"It's like that movie where that crazy guy tattoos stuff all over himself, isn't it." It isn't really a question. Her voice is flat, her eyes not meeting his. "Is it completely in my head? Is that why Marianne has pills for me, or am I'm depressed and crazy because of whatever happened to my brain?" She still doesn't sit, and she just glances down at his hand when he offers it, but opts to keep her arms crossed in front of herself.

"Partially, yet not exactly," Jarod says, slowly retracting his hand. It's not the first time she's been reluctant to shake it. "Anterograde amnesia usually presents itself as an inability for form new memories. You're quite capable of doing that. Normally, long-term memories are stored after creation, or that's the theory anyway. Memories are created in the hippocampus and consolidated in the neocortex, two separate structures in the brain. Our best guess is that when you overused your ability, you damaged the pathways that allowed that process to occur.

"There are some questions we haven't been able to answer about precisely how it happens, but every four to six months or so, it seems that all of your new memories fail. The last few times, some of the old ones have gone with them. Last time you could remember up to December of two thousand and nine. I won't lie. This new issue concerns us a great deal. As for your medications, the Celexa is because this whole issue is stressful and you often experience depression from it. It's a very mild dose, just maintenance, though we might want to increase your dosage for a month or two. The Xanax is for panic attacks. They're not uncommon."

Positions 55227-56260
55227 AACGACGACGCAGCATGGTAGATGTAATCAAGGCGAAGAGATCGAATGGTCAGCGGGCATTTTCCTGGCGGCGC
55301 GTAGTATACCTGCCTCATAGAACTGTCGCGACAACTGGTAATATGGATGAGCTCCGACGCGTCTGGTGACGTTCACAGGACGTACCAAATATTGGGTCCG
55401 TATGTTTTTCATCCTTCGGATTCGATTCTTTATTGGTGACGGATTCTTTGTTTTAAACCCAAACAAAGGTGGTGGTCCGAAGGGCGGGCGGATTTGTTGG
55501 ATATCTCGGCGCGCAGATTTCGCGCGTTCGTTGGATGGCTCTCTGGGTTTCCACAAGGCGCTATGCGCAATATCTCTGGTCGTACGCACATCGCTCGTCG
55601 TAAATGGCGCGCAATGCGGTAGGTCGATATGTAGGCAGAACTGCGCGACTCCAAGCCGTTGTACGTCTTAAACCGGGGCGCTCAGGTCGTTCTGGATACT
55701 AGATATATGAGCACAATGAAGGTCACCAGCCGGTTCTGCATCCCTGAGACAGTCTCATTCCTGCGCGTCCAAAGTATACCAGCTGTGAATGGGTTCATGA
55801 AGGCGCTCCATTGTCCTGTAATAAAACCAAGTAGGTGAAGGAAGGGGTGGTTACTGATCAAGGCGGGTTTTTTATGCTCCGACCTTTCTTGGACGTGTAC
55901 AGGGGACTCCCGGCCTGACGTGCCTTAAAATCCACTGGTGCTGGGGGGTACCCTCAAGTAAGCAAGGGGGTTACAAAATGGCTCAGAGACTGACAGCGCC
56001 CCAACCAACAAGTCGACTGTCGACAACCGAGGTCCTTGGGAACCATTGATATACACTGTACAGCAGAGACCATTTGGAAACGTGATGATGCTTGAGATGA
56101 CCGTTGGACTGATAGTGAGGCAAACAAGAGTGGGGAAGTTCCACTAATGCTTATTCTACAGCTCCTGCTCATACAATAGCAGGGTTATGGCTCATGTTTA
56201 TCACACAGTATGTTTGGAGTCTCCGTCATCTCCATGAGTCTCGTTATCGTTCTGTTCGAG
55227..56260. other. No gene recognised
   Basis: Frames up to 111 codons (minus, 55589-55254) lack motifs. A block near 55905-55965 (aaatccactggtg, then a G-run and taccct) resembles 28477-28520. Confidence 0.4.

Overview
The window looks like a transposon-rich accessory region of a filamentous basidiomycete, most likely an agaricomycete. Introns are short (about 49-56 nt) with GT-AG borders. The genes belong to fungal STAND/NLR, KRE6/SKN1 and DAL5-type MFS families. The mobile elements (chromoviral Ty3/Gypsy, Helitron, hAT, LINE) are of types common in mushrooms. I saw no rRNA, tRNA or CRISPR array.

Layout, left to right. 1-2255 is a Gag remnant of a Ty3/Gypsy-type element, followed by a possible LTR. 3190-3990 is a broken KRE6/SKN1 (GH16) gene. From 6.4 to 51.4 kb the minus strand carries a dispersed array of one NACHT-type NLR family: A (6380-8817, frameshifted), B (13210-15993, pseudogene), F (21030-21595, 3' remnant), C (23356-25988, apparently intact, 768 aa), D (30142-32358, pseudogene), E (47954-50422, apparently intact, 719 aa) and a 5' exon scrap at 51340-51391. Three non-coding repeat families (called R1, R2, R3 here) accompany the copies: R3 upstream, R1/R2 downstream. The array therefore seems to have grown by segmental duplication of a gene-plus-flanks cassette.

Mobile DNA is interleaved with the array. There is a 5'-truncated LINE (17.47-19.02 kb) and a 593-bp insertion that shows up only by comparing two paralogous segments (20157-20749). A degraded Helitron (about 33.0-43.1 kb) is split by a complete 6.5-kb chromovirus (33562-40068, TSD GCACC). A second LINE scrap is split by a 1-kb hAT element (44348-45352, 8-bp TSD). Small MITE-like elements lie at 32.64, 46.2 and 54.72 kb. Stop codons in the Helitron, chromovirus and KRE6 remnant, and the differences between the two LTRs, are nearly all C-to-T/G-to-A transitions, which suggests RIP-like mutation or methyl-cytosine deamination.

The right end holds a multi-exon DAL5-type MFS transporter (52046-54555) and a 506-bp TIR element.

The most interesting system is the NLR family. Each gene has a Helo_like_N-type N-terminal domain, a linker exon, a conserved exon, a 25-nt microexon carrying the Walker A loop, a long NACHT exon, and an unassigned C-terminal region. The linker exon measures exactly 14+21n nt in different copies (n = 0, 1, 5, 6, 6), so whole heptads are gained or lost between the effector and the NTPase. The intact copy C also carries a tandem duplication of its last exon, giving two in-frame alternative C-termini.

As Jarod explains, he goes about retrieving a small flat television and DVD player on a stand, which he wheels in front of the couch. "The last time this happened, you insisted on recording a video, to help update you on a few things, but mostly just to insist that you can get through it."

She's trying to follow what he says, but there are all those science and medical words and she just shakes her head at him. "So like, if it keeps happening, eventually I won't remember anything," Peyton sums up rather cynically. She eyes the television set and sighs, heading to the couch. Sitting means she's a patient, and she doesn't want to accept that, but that's apparently the only way she'll get to see what's on the DVD. Her arms wrap around herself once more.

Jarod shakes his head. "If the progression stays as it is, it would take you until you're twenty-eight or twenty-nine before you'd only remember up to the beginning of two thousand and nine. Then four to six years again before you'd only remember up until two thousand and eight. If it doesn't get any worse, you could pull through it. Preparations such as these videos would be advised to explain things, such as the bomb, but you could keep going." On that note, he presses play.

It's a very similar Peyton as appeared in the mirror, only her hair is still as long as she usually keeps it. "Is it on?" Jarod's voice can be heard in the background confirming that it's recording.